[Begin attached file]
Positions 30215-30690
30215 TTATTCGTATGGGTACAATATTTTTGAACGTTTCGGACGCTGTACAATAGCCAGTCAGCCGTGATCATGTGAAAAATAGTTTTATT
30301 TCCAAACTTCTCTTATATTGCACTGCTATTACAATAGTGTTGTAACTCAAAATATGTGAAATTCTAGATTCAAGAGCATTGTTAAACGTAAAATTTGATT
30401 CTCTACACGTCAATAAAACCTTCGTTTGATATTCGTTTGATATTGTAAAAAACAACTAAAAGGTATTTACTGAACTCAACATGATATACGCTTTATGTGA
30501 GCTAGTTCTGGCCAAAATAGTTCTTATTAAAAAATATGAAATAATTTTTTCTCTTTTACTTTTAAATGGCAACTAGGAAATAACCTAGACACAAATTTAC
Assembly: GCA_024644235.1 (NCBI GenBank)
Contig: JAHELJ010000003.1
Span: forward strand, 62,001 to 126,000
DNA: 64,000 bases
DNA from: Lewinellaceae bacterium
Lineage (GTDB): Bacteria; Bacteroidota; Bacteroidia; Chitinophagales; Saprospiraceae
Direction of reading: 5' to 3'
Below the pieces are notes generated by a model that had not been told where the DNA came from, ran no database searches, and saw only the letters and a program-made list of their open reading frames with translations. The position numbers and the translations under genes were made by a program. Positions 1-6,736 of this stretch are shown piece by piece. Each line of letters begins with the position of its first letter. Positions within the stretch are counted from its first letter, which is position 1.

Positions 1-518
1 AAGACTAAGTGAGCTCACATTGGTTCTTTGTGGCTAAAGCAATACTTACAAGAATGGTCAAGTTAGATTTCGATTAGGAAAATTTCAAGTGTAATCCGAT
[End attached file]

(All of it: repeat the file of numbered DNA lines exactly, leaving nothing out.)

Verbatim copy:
Positions 30215-30690
30215 TTATTCGTATGGGTACAATATTTTTGAACGTTTCGGACGCTGTACAATAGCCAGTCAGCCGTGATCATGTGAAAAATAGTTTTATT
30301 TCCAAACTTCTCTTATATTGCACTGCTATTACAATAGTGTTGTAACTCAAAATATGTGAAATTCTAGATTCAAGAGCATTGTTAAACGTAAAATTTGATT
30401 CTCTACACGTCAATAAAACCTTCGTTTGATATTCGTTTGATATTGTAAAAAACAACTAAAAGGTATTTACTGAACTCAACATGATATACGCTTTATGTGA
30501 GCTAGTTCTGGCCAAAATAGTTCTTATTAAAAAATATGAAATAATTTTTTCTCTTTTACTTTTAAATGGCAACTAGGAAATAACCTAGACACAAATTTAC
Assembly: GCA_024644235.1 (NCBI GenBank)
Contig: JAHELJ010000003.1
Span: forward strand, 62,001 to 126,000
DNA: 64,000 bases
DNA from: Lewinellaceae bacterium
Lineage (GTDB): Bacteria; Bacteroidota; Bacteroidia; Chitinophagales; Saprospiraceae
Direction of reading: 5' to 3'
Below the pieces are notes generated by a model that had not been told where the DNA came from, ran no database searches, and saw only the letters and a program-made list of their open reading frames with translations. The position numbers and the translations under genes were made by a program. Positions 1-6,736 of this stretch are shown piece by piece. Each line of letters begins with the position of its first letter. Positions within the stretch are counted from its first letter, which is position 1.

Positions 1-518
1 AAGACTAAGTGAGCTCACATTGGTTCTTTGTGGCTAAAGCAATACTTACAAGAATGGTCAAGTTAGATTTCGATTAGGAAAATTTCAAGTGTAATCCGAT